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By Theophilus of Antioch

 

Theophilus was the sixth bishop of Antioch, the Apostle Paul’s home church. In the mid- to late-second century, he wrote a defense of Christianity based on a discussion he had had with a friend named Autolycus. The following section is the opening three chapters of the work.

 

From To Autolycus 1.1-3; translation from Ante-Nicene Fathers, volume 2, pp. 89-90. Slightly modernized.—Ed.

 

 

A fluent tongue and an elegant style afford pleasure and such praise as vainglory delights in, to wretched men who have been corrupted in mind; the lover of truth does not give heed to ornamented speeches, but examines the real matter of the speech, what it is, and what kind it is. Since, then, my friend, you have assailed me with empty words, boasting of your gods of wood and stone, hammered and cast, carved and graven, which neither see nor hear, for they are idols, and the works of men’s hands; and since, besides, you call me a Christian, as if this were a damning name to bear, I, for my part, avow that I am a Christian, and bear this name beloved of God, hoping to be serviceable to God.[1] For it is not the case, as you suppose, that the name of God is hard to bear; but possibly you entertain this opinion of God, because you are yourself yet unserviceable to Him.

 

But if you say, “Show me thy God,” I would reply, “Show me yourself, and I will show you my God.” Show, then, that the eyes of your soul are capable of seeing, and the ears of your heart able to hear; for as those who look with the eyes of the body perceive earthly objects and what concerns this life, and discriminate at the same time between things that differ, whether light or darkness, white or black, deformed or beautiful, well-proportioned and symmetrical or disproportioned and awkward, or monstrous or mutilated; and as in like manner also, by the sense of hearing, we discriminate either sharp, or deep, or sweet sounds; so the same holds good regarding the eyes of the soul and the ears of the heart, that it is by them we are able to behold God. For God is seen by those who are enabled to see Him when they have the eyes of their soul opened: for all have eyes; some have cataracts,[2] and do not see the light of the sun. Yet it does not follow, because the blind do not see, that the light of the sun does not shine; but let the blind blame themselves and their own eyes. So also thou, O man – the eyes of your soul are covered by the cataracts of your sins and evil deeds. As a burnished mirror, so man ought to have his soul pure. When there is rust on the mirror, it is not possible to see a man’s face in the mirror; so also when there is sin in a man, such a man cannot behold God. Therefore, do show me yourself, whether you are not an adulterer, or a fornicator, or a thief, or a robber, or a plagiarizer; whether you do not corrupt boys; whether you are not insolent, or a slanderer, or passionate, or envious, or proud, or haughty; whether you are not a brawler, or covetous, or disobedient to parents; and whether you do not sell your children; for to those who do these things God is not manifest, unless they have first cleansed themselves from all impurity. All these things, then, involve you in darkness, as when a cataract on the eyes prevents one from beholding the light of the sun: thus also do iniquities, O man, involve you in darkness, so that you cannot see God.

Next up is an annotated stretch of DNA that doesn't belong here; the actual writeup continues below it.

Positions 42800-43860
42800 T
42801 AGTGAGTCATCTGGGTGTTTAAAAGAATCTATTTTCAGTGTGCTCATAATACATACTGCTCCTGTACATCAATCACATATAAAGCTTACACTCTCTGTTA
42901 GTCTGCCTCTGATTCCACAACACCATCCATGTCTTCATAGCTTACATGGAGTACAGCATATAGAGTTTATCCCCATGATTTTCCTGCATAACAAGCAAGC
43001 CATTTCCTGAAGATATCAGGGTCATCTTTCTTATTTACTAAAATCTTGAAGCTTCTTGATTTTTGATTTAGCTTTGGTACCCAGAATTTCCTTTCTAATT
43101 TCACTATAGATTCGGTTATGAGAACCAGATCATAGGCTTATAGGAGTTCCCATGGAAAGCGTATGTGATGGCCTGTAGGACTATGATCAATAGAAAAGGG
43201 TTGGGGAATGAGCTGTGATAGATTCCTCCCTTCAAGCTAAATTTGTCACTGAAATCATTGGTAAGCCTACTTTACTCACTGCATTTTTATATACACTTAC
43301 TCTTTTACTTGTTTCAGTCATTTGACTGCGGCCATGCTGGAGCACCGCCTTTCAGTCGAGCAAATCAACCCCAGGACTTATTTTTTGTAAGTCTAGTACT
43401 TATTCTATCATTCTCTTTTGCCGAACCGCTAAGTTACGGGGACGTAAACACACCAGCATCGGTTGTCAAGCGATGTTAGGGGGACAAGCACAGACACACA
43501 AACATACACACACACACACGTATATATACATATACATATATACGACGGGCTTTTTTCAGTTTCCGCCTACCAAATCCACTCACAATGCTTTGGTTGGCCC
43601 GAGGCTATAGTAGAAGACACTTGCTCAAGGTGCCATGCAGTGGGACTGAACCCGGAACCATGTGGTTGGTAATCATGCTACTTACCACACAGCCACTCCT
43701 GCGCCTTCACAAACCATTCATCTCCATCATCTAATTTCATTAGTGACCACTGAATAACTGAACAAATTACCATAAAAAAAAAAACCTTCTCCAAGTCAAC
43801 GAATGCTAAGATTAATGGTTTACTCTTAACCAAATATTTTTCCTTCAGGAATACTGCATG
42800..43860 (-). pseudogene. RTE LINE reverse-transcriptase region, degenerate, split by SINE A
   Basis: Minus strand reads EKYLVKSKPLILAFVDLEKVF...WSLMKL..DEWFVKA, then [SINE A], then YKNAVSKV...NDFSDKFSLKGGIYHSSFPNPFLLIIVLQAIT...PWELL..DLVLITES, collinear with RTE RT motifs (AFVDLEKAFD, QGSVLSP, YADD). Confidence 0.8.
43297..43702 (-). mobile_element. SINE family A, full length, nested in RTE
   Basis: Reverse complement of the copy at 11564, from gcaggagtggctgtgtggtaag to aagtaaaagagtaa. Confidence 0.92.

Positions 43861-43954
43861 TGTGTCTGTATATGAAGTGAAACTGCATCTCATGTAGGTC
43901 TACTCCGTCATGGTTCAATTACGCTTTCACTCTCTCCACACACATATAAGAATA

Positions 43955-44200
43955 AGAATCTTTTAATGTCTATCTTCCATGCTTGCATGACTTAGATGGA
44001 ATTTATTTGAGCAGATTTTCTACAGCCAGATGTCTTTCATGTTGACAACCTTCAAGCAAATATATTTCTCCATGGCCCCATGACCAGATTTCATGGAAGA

You will say, then, to me, “Do you, who see God, explain to me the appearance of God.” Hear, O man. The appearance of God is ineffable and indescribable, and cannot be seen by eyes of flesh. For in glory He is incomprehensible, in greatness unfathomable, in height inconceivable, in power incomparable, in wisdom unrivalled, in goodness inimitable, in kindness unutterable. For if I say He is Light, I name but His own work; if I call Him Word, I name but His sovereignty; if I call Him Mind, I speak but of His wisdom; if I say He is Spirit, I speak of His breath; if I call Him Wisdom, I speak of His offspring; if I call Him Strength, I speak of His sway; if I call Him Power, I am mentioning His activity; if Providence, I but mention His goodness; if I call Him Kingdom, I but mention His glory; if I call Him Lord, I mention His being judge; if I call Him Judge, I speak of Him as being just; if I call Him Father, I speak of all things as being from Him; if I call Him Fire, I but mention His anger. You will say, then, to me, “Is God angry?” Yes; He is angry with those who act wickedly, but He is good, and kind, and merciful, to those who love and fear Him; for He is a chastener of the godly, and father of the righteous; but He is a judge and punisher of the impious.

 

[1] A play on words – in Greek, Christian sounds very similar to serviceable or good.

[2] Modified following the footnote of the Ante-Nicene Fathers translation.

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